Salmon in U.S. May Be Infected With Japanese Tapeworm, Study Says
Beware if you eat raw salmon
This article originally appeared on Time.com.
A Japanese tapeworm may be contaminating raw salmon in the U.S., a new study has found.
The broad tapeworm, Diphyllobothrium nihonkaiense, has been detected in wild pink salmon from Alaska, leading researchers to believe that salmon from at least American and Asian Pacific coasts can be potentially dangerous to humans who eat the fish raw.
The new findings appear in the February issue of the journal Emerging Infectious Diseases, published by the U.S. Centers for Disease Control and Prevention.
Scientists say the tapeworm was first recognized as a human parasite in 1986. Initially believed to only infect fish in Asia, the tapeworm can affect humans who eat infected raw chum, masu, pink and sockeye salmon from Japan and eastern Russia, according to the Alaska Dispatch News.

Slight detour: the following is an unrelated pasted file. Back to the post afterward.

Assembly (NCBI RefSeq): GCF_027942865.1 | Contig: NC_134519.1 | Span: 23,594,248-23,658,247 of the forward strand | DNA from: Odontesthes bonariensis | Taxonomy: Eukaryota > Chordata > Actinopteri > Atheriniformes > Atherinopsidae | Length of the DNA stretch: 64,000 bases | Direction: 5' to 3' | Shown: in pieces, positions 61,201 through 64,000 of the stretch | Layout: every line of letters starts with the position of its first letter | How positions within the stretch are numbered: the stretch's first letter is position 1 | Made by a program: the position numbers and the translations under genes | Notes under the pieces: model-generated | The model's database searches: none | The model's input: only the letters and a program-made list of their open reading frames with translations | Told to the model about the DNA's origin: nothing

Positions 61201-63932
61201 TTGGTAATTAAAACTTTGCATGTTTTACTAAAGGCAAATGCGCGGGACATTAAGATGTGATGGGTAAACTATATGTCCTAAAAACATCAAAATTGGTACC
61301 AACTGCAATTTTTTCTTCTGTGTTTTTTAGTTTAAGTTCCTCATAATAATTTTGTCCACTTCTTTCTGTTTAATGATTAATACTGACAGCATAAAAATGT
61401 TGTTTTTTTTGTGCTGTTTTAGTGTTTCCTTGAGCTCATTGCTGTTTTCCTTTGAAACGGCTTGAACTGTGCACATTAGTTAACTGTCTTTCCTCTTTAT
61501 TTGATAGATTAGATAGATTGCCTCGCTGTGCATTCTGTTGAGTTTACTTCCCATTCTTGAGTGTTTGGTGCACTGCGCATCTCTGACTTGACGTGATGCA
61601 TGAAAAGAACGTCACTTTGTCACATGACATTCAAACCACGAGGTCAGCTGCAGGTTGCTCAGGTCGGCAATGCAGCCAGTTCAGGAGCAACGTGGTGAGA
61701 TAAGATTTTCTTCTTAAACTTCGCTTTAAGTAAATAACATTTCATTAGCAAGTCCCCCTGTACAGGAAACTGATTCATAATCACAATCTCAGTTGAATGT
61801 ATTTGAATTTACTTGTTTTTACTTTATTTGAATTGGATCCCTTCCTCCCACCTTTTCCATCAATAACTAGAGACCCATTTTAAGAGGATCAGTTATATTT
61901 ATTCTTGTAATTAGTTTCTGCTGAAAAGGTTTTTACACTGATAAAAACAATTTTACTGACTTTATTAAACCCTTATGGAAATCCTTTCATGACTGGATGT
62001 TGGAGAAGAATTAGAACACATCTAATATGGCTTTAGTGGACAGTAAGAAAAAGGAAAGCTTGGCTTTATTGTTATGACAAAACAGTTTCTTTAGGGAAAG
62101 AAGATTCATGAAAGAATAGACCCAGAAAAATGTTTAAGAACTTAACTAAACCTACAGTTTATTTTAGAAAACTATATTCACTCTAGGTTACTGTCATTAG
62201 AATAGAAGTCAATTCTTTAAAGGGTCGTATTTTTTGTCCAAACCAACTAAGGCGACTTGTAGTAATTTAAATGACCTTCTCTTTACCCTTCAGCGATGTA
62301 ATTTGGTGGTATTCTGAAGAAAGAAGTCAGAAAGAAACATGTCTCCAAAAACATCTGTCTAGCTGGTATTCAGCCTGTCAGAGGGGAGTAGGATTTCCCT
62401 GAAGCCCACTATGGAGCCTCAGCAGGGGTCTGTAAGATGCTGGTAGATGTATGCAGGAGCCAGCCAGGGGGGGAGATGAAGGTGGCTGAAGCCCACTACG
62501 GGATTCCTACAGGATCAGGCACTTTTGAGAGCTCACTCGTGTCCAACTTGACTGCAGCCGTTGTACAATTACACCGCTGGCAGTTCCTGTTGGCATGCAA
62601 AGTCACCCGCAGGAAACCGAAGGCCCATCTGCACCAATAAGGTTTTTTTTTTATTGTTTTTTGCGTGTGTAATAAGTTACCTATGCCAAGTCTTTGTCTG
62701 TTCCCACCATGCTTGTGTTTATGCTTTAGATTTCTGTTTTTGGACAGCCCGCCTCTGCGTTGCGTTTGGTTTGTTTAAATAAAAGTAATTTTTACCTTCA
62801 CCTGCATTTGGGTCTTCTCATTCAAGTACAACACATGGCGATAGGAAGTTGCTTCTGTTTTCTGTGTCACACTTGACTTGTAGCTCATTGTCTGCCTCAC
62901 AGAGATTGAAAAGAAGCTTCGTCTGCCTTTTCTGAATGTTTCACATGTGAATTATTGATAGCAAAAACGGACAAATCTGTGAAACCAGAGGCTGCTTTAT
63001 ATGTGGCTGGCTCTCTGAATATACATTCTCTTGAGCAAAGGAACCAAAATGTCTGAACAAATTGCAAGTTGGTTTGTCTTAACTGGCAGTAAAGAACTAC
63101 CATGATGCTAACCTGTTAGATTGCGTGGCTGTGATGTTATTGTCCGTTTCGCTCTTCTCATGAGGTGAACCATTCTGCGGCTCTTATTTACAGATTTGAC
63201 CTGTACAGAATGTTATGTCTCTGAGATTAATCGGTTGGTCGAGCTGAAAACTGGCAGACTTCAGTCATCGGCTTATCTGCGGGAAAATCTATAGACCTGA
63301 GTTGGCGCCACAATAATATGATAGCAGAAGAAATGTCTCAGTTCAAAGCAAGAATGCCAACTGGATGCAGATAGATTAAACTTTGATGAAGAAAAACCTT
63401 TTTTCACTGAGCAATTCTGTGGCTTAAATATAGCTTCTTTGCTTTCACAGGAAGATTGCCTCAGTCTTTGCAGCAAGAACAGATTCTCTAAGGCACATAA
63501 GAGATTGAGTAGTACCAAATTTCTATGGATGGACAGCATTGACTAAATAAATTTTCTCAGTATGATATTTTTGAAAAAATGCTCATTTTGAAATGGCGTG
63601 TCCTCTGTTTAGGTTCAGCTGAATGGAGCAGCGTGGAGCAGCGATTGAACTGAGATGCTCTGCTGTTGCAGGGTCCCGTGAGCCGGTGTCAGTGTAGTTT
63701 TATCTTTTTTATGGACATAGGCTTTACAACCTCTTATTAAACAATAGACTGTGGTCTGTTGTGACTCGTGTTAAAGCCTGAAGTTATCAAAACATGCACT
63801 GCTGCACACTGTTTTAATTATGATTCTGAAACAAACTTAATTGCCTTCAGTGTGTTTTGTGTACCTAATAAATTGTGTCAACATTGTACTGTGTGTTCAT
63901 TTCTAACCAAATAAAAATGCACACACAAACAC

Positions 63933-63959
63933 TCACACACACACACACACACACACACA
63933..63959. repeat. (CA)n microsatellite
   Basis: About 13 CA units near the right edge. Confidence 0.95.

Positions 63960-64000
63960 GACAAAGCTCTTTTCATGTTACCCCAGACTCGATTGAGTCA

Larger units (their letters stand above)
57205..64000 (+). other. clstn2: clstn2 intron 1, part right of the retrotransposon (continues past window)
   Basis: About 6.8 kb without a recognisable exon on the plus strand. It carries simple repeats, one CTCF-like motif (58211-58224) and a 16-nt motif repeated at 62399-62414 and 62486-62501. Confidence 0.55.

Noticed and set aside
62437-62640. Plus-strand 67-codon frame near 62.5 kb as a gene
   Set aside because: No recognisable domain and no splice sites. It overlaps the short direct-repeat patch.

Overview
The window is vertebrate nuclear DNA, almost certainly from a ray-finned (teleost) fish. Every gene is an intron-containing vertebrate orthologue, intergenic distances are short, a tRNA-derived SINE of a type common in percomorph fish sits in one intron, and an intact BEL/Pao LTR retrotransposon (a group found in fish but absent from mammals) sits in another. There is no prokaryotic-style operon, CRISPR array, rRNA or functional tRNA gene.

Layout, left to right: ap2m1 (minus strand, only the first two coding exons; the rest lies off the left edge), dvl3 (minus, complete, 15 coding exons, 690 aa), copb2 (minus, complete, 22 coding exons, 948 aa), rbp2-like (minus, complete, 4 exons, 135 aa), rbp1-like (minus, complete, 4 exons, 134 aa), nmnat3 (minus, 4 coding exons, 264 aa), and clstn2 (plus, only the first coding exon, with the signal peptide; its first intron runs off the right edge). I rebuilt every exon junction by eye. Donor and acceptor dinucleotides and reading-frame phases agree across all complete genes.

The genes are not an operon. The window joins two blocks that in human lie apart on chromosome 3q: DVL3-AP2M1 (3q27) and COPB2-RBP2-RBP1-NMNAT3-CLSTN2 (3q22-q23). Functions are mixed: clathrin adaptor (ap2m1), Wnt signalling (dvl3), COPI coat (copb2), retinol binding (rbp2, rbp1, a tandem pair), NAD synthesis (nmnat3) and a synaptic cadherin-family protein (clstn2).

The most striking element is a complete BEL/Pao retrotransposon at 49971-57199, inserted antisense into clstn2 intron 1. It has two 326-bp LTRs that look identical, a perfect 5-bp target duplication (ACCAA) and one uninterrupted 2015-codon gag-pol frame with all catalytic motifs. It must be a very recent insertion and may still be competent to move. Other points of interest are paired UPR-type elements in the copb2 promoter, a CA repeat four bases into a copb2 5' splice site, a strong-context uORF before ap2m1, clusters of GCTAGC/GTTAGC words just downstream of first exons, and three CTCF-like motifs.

The parasite has been reemerging because of “global importation and increased popularity of eating raw fish,” the study says. About 2,000 cases have been reported, mostly from northeastern Asia.
This Story Originally Appeared On Time